Somehow, with all the things we had to do with the new house, I was in denial. I didn't imagine it to have that Quick Build vibe, but I feel like I should slap my name badge on when I get there. We even have various departments set up inside and out: the paint station, the paint cleaning up station, the safety items, the woodworking tools, the list goes on. We are too deep into it to see the light at the end of the Home Depot aisle, but we have made lots of progress in just two weeks.
New roof
New water heater
Attic insulation
Dry rot and yuck out of the bathroom walls
New tub installed
New window in bathroom
Paint almost finished in interior - trim and doors are next
Hole in wall patched and floor repaired where old heater used to be
There is more, but paint fumes are a known eater-upper of brain cells. I have just begun packing up the old house. The other day I was walking Molly down to the new place and she was getting antsy to get there once she saw it. I said, "Let's get you home, Little Girl." That was the first time I called it home. I used to always say Home is where your clothes are, but now I guess that changes to Home is where your power tools are.

Command Central

No longer a doggie door

Not quite ready for Mr. Bubbles

Hanging out in the California sunshine

Thursday, October 25, 2012

It's all fun and games until someone pressure shoots paint in their eyes

Painting Party. Now there's a self-cancelling phrase if ever there was one.

Here were the guidelines for getting the new house - No painting to be done by either of us. None. The plan was to hire professionals - those people who know what they're doing, have all the equipment, know what they're doing, know what they're doing...

When the price came back too high, (or was it?) we figured we'd just have to do it ourselves. This meant paint every wall and every ceiling and 1/2 the cabinets and what else, what else? Oh yes, the outside. Some of our Moldovan friends came over and another very helpful family in charge of taping. The taping went like gang busters, these guys paint cars and they whipped out the taping in no time.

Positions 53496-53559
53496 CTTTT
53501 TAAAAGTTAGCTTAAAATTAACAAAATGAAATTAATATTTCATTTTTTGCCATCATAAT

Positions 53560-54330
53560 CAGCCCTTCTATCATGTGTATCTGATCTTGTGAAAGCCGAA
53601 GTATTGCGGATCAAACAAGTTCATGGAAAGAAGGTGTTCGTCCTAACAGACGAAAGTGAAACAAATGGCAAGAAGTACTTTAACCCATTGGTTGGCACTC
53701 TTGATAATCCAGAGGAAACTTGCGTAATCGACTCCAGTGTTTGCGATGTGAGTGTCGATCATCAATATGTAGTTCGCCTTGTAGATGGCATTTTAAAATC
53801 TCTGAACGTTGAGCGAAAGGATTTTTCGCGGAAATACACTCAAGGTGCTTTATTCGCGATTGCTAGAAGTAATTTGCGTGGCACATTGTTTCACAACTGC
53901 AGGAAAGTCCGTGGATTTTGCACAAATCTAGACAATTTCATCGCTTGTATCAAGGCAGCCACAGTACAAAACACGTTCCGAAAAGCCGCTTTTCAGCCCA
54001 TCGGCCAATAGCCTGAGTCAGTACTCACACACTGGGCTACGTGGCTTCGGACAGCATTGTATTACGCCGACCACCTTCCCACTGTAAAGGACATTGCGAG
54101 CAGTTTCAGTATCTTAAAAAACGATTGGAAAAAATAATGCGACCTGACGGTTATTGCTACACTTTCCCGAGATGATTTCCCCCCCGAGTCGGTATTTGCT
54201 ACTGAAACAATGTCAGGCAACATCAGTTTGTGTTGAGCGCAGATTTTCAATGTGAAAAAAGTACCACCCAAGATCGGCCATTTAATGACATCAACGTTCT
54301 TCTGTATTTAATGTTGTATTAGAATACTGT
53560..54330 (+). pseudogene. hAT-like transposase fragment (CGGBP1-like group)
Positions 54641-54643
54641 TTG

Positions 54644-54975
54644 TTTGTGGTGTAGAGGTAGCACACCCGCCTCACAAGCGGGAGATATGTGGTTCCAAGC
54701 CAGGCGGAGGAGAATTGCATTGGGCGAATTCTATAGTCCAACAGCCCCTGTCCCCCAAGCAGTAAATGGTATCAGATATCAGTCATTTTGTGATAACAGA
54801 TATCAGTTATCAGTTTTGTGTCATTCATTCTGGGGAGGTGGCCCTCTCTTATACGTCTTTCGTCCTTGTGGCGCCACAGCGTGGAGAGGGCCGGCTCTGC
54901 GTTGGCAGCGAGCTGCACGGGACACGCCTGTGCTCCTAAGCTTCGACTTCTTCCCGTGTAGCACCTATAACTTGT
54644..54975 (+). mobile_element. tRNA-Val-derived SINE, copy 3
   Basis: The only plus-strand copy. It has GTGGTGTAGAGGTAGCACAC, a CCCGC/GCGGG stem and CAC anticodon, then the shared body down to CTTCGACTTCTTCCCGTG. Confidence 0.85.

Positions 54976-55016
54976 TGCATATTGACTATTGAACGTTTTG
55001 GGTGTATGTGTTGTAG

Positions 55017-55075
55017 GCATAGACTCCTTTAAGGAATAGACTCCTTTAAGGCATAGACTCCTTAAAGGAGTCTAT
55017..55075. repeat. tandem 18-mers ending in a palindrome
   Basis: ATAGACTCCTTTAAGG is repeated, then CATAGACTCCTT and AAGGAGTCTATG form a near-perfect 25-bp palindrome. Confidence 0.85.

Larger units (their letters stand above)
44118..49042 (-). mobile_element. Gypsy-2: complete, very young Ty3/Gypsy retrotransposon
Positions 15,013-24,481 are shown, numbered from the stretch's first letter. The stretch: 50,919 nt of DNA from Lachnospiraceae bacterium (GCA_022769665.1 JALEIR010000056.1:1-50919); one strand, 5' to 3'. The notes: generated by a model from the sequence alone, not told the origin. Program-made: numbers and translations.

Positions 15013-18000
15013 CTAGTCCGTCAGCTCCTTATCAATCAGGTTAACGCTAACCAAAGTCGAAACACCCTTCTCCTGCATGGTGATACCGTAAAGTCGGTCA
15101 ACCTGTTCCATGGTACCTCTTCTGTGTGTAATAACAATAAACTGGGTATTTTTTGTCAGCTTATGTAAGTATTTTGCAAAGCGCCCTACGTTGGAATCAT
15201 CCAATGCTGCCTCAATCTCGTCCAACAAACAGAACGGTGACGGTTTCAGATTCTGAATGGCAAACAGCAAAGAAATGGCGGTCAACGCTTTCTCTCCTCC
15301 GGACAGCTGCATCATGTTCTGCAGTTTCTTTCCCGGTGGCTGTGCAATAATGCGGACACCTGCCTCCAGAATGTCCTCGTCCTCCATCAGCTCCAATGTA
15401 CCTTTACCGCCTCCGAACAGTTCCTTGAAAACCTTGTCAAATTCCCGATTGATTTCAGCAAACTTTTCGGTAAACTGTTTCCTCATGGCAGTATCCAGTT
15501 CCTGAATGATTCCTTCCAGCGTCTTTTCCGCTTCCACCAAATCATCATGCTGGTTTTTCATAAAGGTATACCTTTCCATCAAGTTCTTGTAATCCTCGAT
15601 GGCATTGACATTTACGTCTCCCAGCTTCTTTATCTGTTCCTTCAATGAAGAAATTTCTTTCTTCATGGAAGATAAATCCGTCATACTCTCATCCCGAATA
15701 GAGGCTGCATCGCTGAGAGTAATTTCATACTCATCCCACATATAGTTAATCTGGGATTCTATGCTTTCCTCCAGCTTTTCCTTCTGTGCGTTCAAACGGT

Then came the spraying. Anyone know how to work this thing? We need a dump bucket (that phrase scared me) and another priming bucket and of course the 5 gallon bucket of ceiling paint. It went on - it did. A little thick but it went on. But halfway through something got clogged. I think all the various buckets got confused and the whole spraying came to a halt.

We all went outside with the hose to figure out what was going on. It was a very good thing Ernst insisted all wore safety glasses, because before we knew it Igor got a face full of flat white ceiling paint. By then we were all laughing, even Igor. Did I mention there was pizza and Moldovan wine - homemade Moldovan wine? I did have the brilliant idea, I must say, to turn the bathtub we tore out of the house into a temporary paint washing station. All the stuff is going into the scary hole in the yard that's tied into the sewer system, or so we have been told.

The ceilings look great. I've been rolling the old fashioned way for 2 days now, that sprayer thing was just way too scary. They're at it again tonight. I decided to skip the fun and take the night off from painting. Maybe with all my extra time I'll whip up some of these paint-themed treats for when we spray the exterior? Maybe I've been breathing too many paint fumes?

But would they pair well with Moldovan wine?

In reality there are way more drips.

Here are suggestions from the Internet on How to Host a Painting Party. I think the only one we followed was the pizza rule.

  • Send out cute invites. Evites are the easiest, but if you go the mail route, you could write the invite on real paint chip sheets.
  • Have lots of food and beverages on hand. For lunch or dinner, order pizza. During the day, have snacks flowing to keep the gang energized.
  • Be sure to snap pics along the way; you'll want before and after shots.
  • Have a plan of attack. To prevent things from getting chaotic, let everyone know the order baseboards, ceiling, walls, and doors need to be painted.